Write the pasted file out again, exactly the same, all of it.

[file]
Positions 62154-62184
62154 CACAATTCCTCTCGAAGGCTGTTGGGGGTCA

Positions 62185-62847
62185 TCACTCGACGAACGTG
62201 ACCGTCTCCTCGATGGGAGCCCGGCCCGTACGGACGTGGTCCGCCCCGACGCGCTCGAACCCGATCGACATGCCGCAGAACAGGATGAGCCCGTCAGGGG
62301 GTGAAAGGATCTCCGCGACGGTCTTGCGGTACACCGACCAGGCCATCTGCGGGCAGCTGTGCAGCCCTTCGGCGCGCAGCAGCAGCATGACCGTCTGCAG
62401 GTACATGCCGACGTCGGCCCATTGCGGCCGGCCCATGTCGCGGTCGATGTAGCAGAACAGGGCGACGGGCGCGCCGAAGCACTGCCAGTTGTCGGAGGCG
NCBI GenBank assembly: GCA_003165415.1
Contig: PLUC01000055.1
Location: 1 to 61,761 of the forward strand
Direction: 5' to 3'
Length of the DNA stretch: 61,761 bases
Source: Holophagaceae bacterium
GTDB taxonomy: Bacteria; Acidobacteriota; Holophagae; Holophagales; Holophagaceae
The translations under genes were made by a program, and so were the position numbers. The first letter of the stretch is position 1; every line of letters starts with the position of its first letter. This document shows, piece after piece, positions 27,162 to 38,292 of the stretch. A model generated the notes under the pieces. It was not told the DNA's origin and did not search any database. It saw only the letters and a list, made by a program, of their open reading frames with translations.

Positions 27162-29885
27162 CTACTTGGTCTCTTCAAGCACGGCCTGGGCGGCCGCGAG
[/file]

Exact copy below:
Positions 62154-62184
62154 CACAATTCCTCTCGAAGGCTGTTGGGGGTCA

Positions 62185-62847
62185 TCACTCGACGAACGTG
62201 ACCGTCTCCTCGATGGGAGCCCGGCCCGTACGGACGTGGTCCGCCCCGACGCGCTCGAACCCGATCGACATGCCGCAGAACAGGATGAGCCCGTCAGGGG
62301 GTGAAAGGATCTCCGCGACGGTCTTGCGGTACACCGACCAGGCCATCTGCGGGCAGCTGTGCAGCCCTTCGGCGCGCAGCAGCAGCATGACCGTCTGCAG
62401 GTACATGCCGACGTCGGCCCATTGCGGCCGGCCCATGTCGCGGTCGATGTAGCAGAACAGGGCGACGGGCGCGCCGAAGCACTGCCAGTTGTCGGAGGCG
NCBI GenBank assembly: GCA_003165415.1
Contig: PLUC01000055.1
Location: 1 to 61,761 of the forward strand
Direction: 5' to 3'
Length of the DNA stretch: 61,761 bases
Source: Holophagaceae bacterium
GTDB taxonomy: Bacteria; Acidobacteriota; Holophagae; Holophagales; Holophagaceae
The translations under genes were made by a program, and so were the position numbers. The first letter of the stretch is position 1; every line of letters starts with the position of its first letter. This document shows, piece after piece, positions 27,162 to 38,292 of the stretch. A model generated the notes under the pieces. It was not told the DNA's origin and did not search any database. It saw only the letters and a list, made by a program, of their open reading frames with translations.

Positions 27162-29885
27162 CTACTTGGTCTCTTCAAGCACGGCCTGGGCGGCCGCGAG